Controls on the sources and distribution of chalcophile and lithophile trace elements in arc magmas




D'Souza, Rameses Joseph

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Volcanic arcs have been the locus of continental growth since at least the Proterozoic eon. In this dissertation, I seek to shine more light on arc processes by inferring the lower crustal mineralogy of an ancient arc by geochemical and structural modelling of its exposed levels. Arcs characteristically have high concentrations of incompatible elements, thus I also experimentally assess the ability of alkaline melts and fluids associated with sediment melting to carry lithophile and chalcophile elements in the sub-arc. I measured the chemical composition of 18 plutonic samples from the Bonanza island arc, emplaced between 203 and 164 Ma on the Wrangellia terrane on Vancouver Island, British Columbia. Models using trace elements with Nd and Sr isotopes indicate < 10% assimilation of the Wrangellia basement by the Bonanza arc magmas. The Bonanza arc rare earth element geochemistry is best explained as two lineages, each with two fractionation stages implicating < 15% garnet crystallization. My inference of garnet-bearing cumulates in the unexposed lower crust of the Bonanza arc, an unsuspected similarity with the coeval Talkeetna arc (Alaska), is consistent with estimates from geologic mapping and geobarometry indicating that the arc grew to > 23 km total thickness. The age distribution of the Bonanza arc plutons shows a single peak at 171 Ma whereas the volcanic rock age distribution shows two peaks at 171 and 198 Ma, likely due to sampling and/or preservation bias. Numerous mechanisms may produce the E-W separation of young and old volcanism and this does not constrain Jurassic subduction polarity beneath Wrangellia. Although a small component of arc magmatism, alkaline arc rocks are associated with economic concentrations of chalcophile elements. The effect of varying alkalinity on S Concentration at Sulfide Saturation (SCSS) has not been previously tested. Thus, I conducted experiments on hydrous basaltic andesite melts with systematically varied alkalinity at 1270°C and 1 GPa using piston-cylinder apparatus. At oxygen fugacity two log units below the fayalite magnetite quartz buffer, I find SCSS is correlated with total alkali concentration, perhaps a result of the increased non-bridging oxygen associated with increased alkalinity. A limit to the effect of alkalis on SCSS in hydrous melts is observed at ~7.5 wt.% total alkalis. Using my results and published data, I retrained earlier SCSS models and developed a new empirical model using the optical basicity compositional parameter, predicting SCSS with slightly better accuracy than previous models. Sediment melts contribute to the trace element signature of arcs and the chalcophile elements, compatible in redox-sensitive sulfide, are of particular interest. I conducted experiments at 3 GPa, 950 – 1050°C on sediment melts, determined fluid concentrations by mass balance and report the first fluid-melt partition coefficients (Dfluid/melt) for sediment melting. Compared to oxidized, anhydrite-bearing melts, I observe high Dfluid/melt for chalcophile elements and low values for Ce in reduced, pyrrhotite-bearing melts. Vanadium and Sc are unaffected by redox. The contrasting fluid-melt behaviour of Ce and Mo that I report indicates that melt, not fluid, is responsible for elevated Mo in the well-studied Lesser Antilles arc.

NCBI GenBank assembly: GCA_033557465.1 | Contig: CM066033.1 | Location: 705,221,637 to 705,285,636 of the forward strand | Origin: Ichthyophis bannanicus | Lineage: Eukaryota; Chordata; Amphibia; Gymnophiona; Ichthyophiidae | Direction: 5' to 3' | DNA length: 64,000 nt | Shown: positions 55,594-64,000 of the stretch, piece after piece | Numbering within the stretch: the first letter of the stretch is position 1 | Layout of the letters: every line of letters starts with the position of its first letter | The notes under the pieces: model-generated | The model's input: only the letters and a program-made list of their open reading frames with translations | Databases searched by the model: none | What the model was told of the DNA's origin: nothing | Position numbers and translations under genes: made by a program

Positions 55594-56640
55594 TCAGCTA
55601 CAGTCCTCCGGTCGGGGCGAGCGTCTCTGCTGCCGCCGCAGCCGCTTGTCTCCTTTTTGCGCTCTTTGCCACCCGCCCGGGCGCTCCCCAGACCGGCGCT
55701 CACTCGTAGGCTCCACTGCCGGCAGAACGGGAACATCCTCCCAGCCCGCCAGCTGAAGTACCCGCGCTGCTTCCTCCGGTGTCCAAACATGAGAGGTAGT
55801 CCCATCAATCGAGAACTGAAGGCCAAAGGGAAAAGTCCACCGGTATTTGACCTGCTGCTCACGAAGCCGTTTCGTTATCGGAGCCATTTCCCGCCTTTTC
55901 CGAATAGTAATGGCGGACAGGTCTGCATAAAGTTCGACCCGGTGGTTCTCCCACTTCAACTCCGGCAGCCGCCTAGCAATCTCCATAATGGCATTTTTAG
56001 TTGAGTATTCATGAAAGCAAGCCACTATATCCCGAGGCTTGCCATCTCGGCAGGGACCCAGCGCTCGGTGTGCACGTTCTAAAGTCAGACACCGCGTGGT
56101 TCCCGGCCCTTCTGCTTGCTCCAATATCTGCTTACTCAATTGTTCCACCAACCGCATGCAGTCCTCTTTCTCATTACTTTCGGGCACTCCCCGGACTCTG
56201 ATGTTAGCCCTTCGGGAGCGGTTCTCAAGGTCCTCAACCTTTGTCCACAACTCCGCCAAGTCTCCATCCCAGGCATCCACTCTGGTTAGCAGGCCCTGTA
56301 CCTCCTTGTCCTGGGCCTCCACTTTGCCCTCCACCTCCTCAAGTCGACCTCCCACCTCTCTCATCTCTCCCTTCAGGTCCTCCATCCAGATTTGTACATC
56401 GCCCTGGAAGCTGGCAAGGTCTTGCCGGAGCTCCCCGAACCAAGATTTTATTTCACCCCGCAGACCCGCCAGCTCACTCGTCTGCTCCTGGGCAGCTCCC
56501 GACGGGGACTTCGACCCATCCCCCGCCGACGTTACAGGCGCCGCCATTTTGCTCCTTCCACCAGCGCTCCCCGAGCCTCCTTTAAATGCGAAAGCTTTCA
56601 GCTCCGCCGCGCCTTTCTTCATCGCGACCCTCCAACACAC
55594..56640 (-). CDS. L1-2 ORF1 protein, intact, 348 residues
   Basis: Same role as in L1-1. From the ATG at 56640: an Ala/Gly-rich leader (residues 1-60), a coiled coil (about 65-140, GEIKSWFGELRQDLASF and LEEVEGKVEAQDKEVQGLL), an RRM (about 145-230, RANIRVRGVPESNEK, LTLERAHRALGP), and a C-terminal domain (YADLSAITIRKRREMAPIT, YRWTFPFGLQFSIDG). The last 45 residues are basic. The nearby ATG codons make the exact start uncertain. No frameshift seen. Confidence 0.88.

geology, Vancouver Island, Bonanza Arc, Jurassic, Experimental Petrology, Geochemistry, Chalcophile, Sulfur, SCSS, fluid-melt partitioning